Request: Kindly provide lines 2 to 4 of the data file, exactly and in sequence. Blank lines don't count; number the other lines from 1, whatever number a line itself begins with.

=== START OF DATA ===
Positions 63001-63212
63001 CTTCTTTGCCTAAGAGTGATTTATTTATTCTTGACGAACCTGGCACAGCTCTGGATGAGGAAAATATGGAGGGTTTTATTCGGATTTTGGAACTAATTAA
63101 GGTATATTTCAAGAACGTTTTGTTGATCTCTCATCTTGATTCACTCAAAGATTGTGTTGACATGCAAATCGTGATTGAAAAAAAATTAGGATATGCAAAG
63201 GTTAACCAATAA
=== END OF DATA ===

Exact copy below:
63001 CTTCTTTGCCTAAGAGTGATTTATTTATTCTTGACGAACCTGGCACAGCTCTGGATGAGGAAAATATGGAGGGTTTTATTCGGATTTTGGAACTAATTAA
63101 GGTATATTTCAAGAACGTTTTGTTGATCTCTCATCTTGATTCACTCAAAGATTGTGTTGACATGCAAATCGTGATTGAAAAAAAATTAGGATATGCAAAG
63201 GTTAACCAATAA